Muschamp Came Home to Gainesville

Will Muschamp took the podium Tuesday night in the press box of Ben Hill Griffin Stadium less than two miles from the house he grew up in. He spent many days at the stadium now known as The Swamp when he was a kid, sitting in the north end zone seats with his father and brothers. What he watched in the stands would soon translate to the backyard of their house on NW 22nd Avenue.

Muschamp spent countless hours playing backyard football with his two brothers, Mike and Pat. Each would choose their favorite player from the early 1980s Florida teams. Mike, now a successful high school coach in Georgia, was always former Florida quarterback Wayne Peace. Pat was former Florida wide receiver Tyrone Young.

Will's choice was different. He always has been that way. Instead of wanting to be an offensive player who got all the headlines, Muschamp would pretend to be former Florida safety Tony Lilly. He's been a defensive guy from the start.

Memories of backyard football are what makes it "fun to get back to Gainesville" for Muschamp. He returns to the place of his childhood, one that occurred walking distance from what has become one of the biggest college football arenas in the country.

The memories also come inside what used to only be known as Florida Field.

Muschamp had vivid memories of standing on the playing surface for picture day with the Florida players. He could never understand why, but his mom always had to wait in line for a picture with Cris Collinsworth. He joked that he understands why now.

However, there was one picture day that sticks out above the rest. An young, unknown linebacker named Wilber Marshall was new to the team, and there wasn't a big group of fans around him begging for pictures and autographs. Instead, the Muschamp family spent a large part of the day with him.

"It made you appreciate a guy -- talking to a young man and then a year later here he is on the national stage against USC and has a phenomenal game and then has the career he has with the Chicago Bears," Muschamp said. "That's a lot of fun to watch."

Muschamp remembers watching from the stands as the Gators upset USC 17-9 in 1982, citing Marshall's play in that game and Charlie Pell circling the field after the win.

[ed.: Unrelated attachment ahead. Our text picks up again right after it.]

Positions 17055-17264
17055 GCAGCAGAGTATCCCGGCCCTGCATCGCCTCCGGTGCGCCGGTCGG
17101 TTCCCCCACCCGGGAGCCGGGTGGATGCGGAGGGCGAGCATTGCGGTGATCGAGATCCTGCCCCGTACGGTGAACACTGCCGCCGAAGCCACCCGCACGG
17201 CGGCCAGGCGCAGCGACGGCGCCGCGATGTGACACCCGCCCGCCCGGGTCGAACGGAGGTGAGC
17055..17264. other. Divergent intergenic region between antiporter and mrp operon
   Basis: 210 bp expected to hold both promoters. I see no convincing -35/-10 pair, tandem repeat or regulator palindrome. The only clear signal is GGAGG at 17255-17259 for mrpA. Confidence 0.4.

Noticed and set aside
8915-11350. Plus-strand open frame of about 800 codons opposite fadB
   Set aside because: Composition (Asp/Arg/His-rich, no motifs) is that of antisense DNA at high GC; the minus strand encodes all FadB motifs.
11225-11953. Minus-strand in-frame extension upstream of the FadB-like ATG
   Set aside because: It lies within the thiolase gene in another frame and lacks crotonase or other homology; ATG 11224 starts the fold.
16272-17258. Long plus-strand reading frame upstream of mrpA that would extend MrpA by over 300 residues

Then there was James Jones' one-handed catch to beat Miami in 1982. Despite any controversy Muschamp heard from Miami fans that Jones was out of bounds, he wants to set the record straight.

"All the Miami fans make sure-- he was inbounds," Muschamp said.

Muschamp's family moved to Rome, Ga., just before he started high school at Darlington School, where he played football, basketball, baseball and ran track. Muschamp admits he wasn't a star football player, but he wanted to continue his career at the college level.

His parents spoke with someone in the Florida football office in 1991, and the family was instructed to drive down to Gainesville to meet with Coach Spurrier. They did so, only to sit and waiting for an "awful long time" and no coach was there to see them.

"He was 2-under at the turn," Muschamp quipped about Spurrier, drawing laughs from the crowd. "So I guess we didn't get a chance to see him."

Muschamp went on to play his college football at Georgia where he was a co-captain during his senior year as the starting safety.

He may have played his college football away from Gainesville, but he knows all about the tradition, even after he wasn't living in Gainesville anymore. Muschamp and Spurrier spoke on the phone Tuesday, as the former Florida coach just wanted to congratulate Muschamp.

When Muschamp was announced as the new head coach Saturday night, his phone rang with another Heisman Trophy winner on the line. Tim Tebow called him just to welcome the new coach to The Gator Nation. Muschamp also spoke about looking forward to reaching out to Danny Wuerffel.

Growing up in Gainesville and playing college football in Athens gave Muschamp an early look at the SEC. Coaching at LSU and Auburn only furthered that. He has a familiarity with the conference that was essential to Jeremy Foley in finding a new coach.

"I think you understand a little bit more before you walk into the stadium," Muschamp said. "It's different. It's hard to explain the SEC to be honest with you. It's hard to explain the venues you play in. Hatred is a strong word, but it's close for some of the places you go."

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